The world of golf has united with heartfelt support for Australian golfer Jarrod Lyle and his family after they announced he will cease his cancer treatment and enter palliative care.
The 36-year-old has been battling cancer for a third time after initially being diagnosed as a teenager in 1999, and the acute myeloid leukaemia that resurfaced last year has led to a severe downturn in his health in recent weeks.
Continents and regions
Diseases and disorders
Health and medical
Medical fields and specialties
Sports and recreation
The father of two young daughters lost some of his eyesight, struggled to keep down food and suffered slurry speech.
"My heart breaks as I type this message. Earlier today Jarrod made the decision to stop active treatment and begin palliative care," his wife, Briony, wrote on his Facebook page Wednesday.
"He has given everything that he's got to give, and his poor body cannot take anymore. We'll be taking him closer to home in the next couple of days so he can finally leave the hospital."
She added that Lyle has "reached his limit" and doctors have concluded "they can no longer strive for a positive outcome."
Lyle beat his cancer for a second time in 2013 to return to playing professionally in Australia and on the PGA Tour.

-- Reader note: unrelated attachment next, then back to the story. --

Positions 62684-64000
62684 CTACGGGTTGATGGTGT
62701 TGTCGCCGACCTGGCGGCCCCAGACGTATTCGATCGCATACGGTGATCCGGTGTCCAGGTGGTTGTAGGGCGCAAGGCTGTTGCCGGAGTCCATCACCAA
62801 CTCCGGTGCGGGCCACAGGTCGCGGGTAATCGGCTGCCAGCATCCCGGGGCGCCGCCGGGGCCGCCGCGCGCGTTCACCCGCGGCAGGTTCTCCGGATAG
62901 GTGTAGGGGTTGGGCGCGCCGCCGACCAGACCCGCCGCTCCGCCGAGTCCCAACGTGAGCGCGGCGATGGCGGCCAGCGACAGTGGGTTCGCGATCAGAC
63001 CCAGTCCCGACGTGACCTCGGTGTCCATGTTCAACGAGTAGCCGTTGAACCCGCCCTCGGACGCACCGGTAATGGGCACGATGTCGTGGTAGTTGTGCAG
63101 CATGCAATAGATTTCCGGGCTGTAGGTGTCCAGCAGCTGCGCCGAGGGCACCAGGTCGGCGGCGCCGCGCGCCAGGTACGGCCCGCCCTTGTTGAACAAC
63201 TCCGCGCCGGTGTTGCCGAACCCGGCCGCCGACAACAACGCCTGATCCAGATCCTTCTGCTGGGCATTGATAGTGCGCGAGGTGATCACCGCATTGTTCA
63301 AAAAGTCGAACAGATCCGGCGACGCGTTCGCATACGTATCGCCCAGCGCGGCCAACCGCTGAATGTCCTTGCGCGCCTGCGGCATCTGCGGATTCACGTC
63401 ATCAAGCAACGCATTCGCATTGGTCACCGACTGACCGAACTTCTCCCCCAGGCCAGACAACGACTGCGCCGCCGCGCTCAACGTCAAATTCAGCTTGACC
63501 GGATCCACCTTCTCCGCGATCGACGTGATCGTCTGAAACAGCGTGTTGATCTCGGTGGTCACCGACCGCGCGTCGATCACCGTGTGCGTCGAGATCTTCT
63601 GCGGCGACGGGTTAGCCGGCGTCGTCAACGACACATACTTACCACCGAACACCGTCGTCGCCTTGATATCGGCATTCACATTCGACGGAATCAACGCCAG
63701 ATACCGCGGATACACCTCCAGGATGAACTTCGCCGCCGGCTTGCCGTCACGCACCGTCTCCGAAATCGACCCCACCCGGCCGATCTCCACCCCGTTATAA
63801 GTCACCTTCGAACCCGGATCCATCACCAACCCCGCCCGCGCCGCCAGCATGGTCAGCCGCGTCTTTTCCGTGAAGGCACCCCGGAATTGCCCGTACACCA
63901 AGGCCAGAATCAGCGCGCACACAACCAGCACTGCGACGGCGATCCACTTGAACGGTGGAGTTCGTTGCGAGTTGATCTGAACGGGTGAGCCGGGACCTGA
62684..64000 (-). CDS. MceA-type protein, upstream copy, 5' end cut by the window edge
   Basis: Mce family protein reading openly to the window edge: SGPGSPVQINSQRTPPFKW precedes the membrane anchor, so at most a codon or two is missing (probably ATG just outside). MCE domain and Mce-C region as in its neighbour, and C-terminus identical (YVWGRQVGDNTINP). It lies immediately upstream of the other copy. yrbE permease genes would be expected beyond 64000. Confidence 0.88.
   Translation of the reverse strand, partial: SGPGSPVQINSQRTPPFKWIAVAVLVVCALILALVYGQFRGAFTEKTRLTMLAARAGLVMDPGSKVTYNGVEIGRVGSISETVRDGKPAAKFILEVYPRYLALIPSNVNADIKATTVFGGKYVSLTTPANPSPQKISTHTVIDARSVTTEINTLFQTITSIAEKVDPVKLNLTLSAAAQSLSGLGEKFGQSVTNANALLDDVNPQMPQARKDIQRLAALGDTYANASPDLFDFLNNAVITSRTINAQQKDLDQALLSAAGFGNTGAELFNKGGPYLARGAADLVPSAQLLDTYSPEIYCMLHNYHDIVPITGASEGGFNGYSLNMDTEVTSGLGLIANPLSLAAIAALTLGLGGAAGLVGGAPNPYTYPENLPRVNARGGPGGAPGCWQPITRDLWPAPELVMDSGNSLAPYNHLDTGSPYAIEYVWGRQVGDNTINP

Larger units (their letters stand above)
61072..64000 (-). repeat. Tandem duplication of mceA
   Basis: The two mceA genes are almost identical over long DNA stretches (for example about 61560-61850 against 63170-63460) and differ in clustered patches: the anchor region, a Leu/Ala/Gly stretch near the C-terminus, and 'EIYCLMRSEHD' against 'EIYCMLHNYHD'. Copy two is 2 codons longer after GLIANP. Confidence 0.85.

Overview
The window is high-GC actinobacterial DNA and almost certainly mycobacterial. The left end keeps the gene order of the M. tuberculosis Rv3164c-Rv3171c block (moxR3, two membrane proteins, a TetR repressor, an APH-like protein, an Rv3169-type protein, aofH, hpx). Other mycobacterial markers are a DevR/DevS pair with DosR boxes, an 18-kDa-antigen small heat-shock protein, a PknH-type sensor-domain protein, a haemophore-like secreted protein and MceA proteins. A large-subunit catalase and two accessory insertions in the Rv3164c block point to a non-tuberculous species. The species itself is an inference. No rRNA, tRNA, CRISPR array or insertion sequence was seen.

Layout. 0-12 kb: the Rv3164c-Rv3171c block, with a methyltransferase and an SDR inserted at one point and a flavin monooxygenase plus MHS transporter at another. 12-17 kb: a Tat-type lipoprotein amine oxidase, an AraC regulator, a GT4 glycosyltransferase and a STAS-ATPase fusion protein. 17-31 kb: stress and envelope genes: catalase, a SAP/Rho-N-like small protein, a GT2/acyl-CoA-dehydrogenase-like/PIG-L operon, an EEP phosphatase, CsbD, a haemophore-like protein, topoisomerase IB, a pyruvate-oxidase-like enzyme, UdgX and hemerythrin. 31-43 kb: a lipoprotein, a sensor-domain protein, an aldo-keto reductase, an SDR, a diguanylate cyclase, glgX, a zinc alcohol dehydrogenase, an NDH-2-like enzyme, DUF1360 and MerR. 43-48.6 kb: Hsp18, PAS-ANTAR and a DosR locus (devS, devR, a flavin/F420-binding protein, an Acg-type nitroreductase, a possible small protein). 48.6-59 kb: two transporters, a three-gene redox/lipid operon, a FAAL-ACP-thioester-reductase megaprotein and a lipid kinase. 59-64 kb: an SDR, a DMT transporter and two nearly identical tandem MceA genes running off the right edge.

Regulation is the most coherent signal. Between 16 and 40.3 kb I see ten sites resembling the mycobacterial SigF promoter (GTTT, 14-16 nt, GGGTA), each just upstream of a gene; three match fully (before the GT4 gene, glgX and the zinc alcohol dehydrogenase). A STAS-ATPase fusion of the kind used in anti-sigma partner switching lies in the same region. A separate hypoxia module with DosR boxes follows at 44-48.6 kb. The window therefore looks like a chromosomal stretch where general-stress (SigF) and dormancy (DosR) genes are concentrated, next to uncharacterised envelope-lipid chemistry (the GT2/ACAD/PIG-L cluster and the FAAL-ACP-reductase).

He reached a career-high 142nd in the world and won twice on the second-tier tour in the US.
His countryman Adam Scott, the former world No.1, said Lyle is "one of the best blokes there is."
"I can't imagine being in that position; it's unthinkable," Scott said at the Firestone Country Club in Ohio ahead of this week's WGC-Bridgestone Invitational tournament.
"Given all the difficulties he's had since his late teens, he has lived the best life he could with the tough cards he has been dealt.
"He played such good golf while battling illness; he has been through it all.
"His positivity and general demeanour has been so good and so infectious on others; it's a good way to think of how I should live my life.
"It shouldn't have to have something like this to remember that's what it's all about."
Another former Australian world No.1, Jason Day, whose father died of stomach cancer and mother received treatment for lung cancer last year, said it was "hard news to take" and "puts things in perspective."
Compatriot Ian Baker-Finch, who won the Open in 1991, tweeted: "Jarrod has fought with the heart of a lion, always with dignity and a smile surrounded by his loving family. We Love You...please rest peacefully knowing how inspirational and beloved you remain in all our hearts."
South African Ernie Els, a four-time major champion, tweeted that his family were "thinking and praying for you and your family now more than ever."
England's Luke Donald tweeted: "Life is precious and we all take it for granted too often -- seeing the picture of @jarrodlylepga hugging his family with not long to live brought tears to my eyes. Peace be with you, you will be missed Jarrod x."
US actor and wrestler Dwayne "The Rock" Johnson tweeted: "Man this is a tough one. Sending so much light and strength to Jarrod and his Lyle family."
Briony added: "Jarrod knows he is loved, and the thousands of prayers and well wishes that have been sent his way have kept him going through some incredibly tough times.
"My focus as of today is on our girls and doing whatever I can to get them through the challenges ahead. Jarrod will be closer to them very soon, and will spend as much time as he can with them."